The Varieties of Religious Experience: A Study in Human Nature is a book by the Harvard psychologist and philosopher William James that comprises his edited Gifford Lectures on "Natural Theology" delivered at the University of Edinburgh in Scotland between 1901 and 1902. For other people named William James see William James (disambiguation William James (January 11 1842 – August 26 1910 was a pioneering The Gifford Lectures were established by the will of Adam Lord Gifford (died 1887) Natural theology is a branch of Theology based on Reason and ordinary Experience, explaining the gods rationally as part of the physical world The University of Edinburgh (Oilthigh Dhùn Èideann founded in 1582 is a renowned centre for teaching and research in Edinburgh, Scotland, UK. Scotland ( Gaelic: Alba) is a Country in northwest Europethat occupies the northern third of the island of Great Britain. Year 1901 ( MCMI) was a Common year starting on Tuesday (link will display calendar of the Gregorian calendar (or a Common year starting Year 1902 ( MCMII) was a Common year starting on Wednesday (link will display calendar of the Gregorian calendar (or a Common year starting
Scientific theories are organically conditioned just as much as religious emotions are; and if we only knew the facts intimately enough, we should doubtless see 'the liver' determining the dicta of the sturdy atheist as decisively as it does those of the Methodist under conviction anxious about his soul. Methodism is a movement within Protestant Christianity represented by a number of denominations and organizations When it alters in one way the blood that percolates it, we get the Methodist, when in another way, we get the atheist form of mind.
These lectures concerned the nature of religion and the neglect of science, in James' view, in the academic study of religion. Soon after its publication, the book found its way into the canon of psychology and philosophy, and has remained in print for over a century. James would go on to develop his philosophy of pragmatism, and there are already many overlapping ideas in Varieties and his 1907 book, Pragmatism. Pragmatism generally considered to have originated in the late nineteenth century with Charles Peirce, who first stated the Pragmatic maxim.
James believes that the study of the origin of an object or an idea does not play a role in the study of its value. He asserts that existential judgment, or the scientific examination of an object's origin, is a separate matter from that object's value. One must not consider an object's physical derivation when making a proposition of value. As an example, he alludes to the Quaker religion and its founder, George Fox. George Fox (July 1624 – 13 January 1691 was an English Dissenter and a founder of the Religious Society of Friends, commonly known as the Quakers Many of the scientists in James' audience, and many today, immediately reject all aspects of the Quaker religion because evidence suggests that Fox was schizophrenic. Schizophrenia ( from the Greek roots schizein (σχίζειν "to split" and phrēn Calling this rejection medical materialism he insists that the origin of Fox's notions about religion should not come into account when propositioning the value of the Quaker religion. As an aside, many believe El Greco to have suffered from astigmatism, yet no one would dismiss his art based on this medical detail. El Greco' ("The Greek " 1541 &ndash April 7 1614 was a painter, sculptor, and architect of the Spanish Renaissance See also Aberration in optical systems, Astigmatism (eye An Optical system with astigmatism is one where rays that propagate James proposes, somewhat sarcastically, that his audience's atheism is perhaps a dysfunction of the liver. Atheism The liver is a vital organ in the human body and is present in Vertebrates and some other animals Some believe science to be superior to religion because of religion's seemingly vain, unfounded, or perhaps insane origin. Science (from the Latin scientia, meaning " Knowledge " or "knowing" is the effort to discover, and increase human understanding In his lectures, James asserted that these claims, while perhaps historically or epistemologically interesting, play no role in the separate question of religion's value. Epistemology (from Greek επιστήμη - episteme, "knowledge" + λόγος, " Logos " or theory of knowledge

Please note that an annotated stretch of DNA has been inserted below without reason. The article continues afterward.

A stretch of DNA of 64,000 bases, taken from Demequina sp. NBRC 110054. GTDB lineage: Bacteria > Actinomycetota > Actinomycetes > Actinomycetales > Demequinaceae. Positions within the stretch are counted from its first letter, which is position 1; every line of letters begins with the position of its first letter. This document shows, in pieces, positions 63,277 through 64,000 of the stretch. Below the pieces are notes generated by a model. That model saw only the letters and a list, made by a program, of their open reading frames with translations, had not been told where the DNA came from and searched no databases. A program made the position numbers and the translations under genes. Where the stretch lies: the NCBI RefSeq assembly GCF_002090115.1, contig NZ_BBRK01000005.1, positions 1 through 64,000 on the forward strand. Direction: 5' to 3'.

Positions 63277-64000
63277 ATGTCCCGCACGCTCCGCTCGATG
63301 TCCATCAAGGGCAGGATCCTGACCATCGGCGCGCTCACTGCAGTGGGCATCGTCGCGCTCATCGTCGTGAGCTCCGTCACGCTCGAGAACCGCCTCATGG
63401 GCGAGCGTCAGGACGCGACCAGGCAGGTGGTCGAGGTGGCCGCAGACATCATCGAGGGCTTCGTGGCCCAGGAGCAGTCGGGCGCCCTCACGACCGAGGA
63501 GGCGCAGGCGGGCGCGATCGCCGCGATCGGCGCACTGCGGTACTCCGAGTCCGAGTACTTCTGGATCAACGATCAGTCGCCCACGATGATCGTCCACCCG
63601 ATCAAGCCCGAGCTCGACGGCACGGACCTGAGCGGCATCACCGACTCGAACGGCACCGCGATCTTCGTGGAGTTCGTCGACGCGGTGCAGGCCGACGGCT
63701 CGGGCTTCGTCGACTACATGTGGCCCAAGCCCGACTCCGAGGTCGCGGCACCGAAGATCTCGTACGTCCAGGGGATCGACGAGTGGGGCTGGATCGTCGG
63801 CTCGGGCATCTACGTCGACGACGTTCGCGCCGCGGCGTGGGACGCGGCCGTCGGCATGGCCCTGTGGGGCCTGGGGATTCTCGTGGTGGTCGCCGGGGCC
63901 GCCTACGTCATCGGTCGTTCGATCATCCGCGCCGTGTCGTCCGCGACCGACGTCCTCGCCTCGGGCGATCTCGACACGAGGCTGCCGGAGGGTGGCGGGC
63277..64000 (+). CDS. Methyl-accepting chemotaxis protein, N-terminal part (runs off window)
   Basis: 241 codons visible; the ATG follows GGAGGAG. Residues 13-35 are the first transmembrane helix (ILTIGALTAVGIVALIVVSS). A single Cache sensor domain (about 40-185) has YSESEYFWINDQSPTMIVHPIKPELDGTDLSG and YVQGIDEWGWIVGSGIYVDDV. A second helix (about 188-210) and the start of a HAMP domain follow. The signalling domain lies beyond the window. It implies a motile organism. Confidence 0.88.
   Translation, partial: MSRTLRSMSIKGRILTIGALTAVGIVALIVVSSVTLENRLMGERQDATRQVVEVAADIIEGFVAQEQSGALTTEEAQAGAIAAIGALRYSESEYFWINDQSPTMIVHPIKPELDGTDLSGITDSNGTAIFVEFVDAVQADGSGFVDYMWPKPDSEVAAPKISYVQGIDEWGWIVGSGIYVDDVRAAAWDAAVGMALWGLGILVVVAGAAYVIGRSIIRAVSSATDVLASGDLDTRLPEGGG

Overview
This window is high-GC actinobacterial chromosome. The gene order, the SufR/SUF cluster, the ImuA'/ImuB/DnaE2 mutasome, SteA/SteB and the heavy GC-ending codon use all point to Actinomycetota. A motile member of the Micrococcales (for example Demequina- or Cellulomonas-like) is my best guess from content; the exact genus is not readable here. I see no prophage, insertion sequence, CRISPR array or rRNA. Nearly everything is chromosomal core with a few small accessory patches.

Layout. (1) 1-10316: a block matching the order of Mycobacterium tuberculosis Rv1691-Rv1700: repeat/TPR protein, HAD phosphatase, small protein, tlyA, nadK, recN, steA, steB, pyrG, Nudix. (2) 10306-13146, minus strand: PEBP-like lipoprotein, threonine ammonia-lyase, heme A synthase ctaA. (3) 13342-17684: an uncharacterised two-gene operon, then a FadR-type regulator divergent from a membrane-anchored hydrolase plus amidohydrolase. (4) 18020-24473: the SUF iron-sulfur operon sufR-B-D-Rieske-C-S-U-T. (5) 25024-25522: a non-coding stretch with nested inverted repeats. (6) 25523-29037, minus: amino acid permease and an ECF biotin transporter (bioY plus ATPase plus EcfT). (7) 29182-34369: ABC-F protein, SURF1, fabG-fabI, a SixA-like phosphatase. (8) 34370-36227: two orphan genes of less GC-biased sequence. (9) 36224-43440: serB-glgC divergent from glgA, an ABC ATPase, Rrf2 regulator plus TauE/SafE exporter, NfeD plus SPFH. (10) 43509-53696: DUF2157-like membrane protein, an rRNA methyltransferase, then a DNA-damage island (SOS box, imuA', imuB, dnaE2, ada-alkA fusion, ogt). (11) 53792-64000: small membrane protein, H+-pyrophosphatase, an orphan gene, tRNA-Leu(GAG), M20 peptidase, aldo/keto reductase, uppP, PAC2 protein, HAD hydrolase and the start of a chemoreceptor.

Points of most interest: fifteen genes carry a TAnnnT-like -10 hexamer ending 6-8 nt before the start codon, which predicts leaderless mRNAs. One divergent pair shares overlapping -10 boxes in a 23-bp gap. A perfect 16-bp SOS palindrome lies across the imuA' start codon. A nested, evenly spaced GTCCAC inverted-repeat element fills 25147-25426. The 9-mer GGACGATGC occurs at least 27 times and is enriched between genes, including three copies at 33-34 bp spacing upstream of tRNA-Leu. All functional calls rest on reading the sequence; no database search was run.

Ignoring the more scientific topic of medical health, James described two types of spiritual health:
The lectures discussed the distinction between symbolism and reality. "Symbolic" redirects here For other uses see Symbolism (disambiguation and Symbolic (disambiguation. Reality, in everyday usage means "the state of things as they actually exist" Symbols, such as the word "steak" on a menu, do not embody the actuality of the objects they represent. The musical instrument is spelled Cymbal. A symbol is something --- such as an object, Picture, written word a sound a piece The word "steak" on a menu merely points to some slab of meat in the back of the restaurant. In a similar way, James posits that all of science is fundamentally detached from reality since the tools of science are merely pointers to some actual objective realm. Science (from the Latin scientia, meaning " Knowledge " or "knowing" is the effort to discover, and increase human understanding He criticized his audience for the scientific tendency to ignore the unseen aspects of life and the universe. As an example, he discussed the way the notion of a lemon causes salivation in the mouth of an individual; while there is no lemon, there is clearly a process occurring worthy of academic inquiry.
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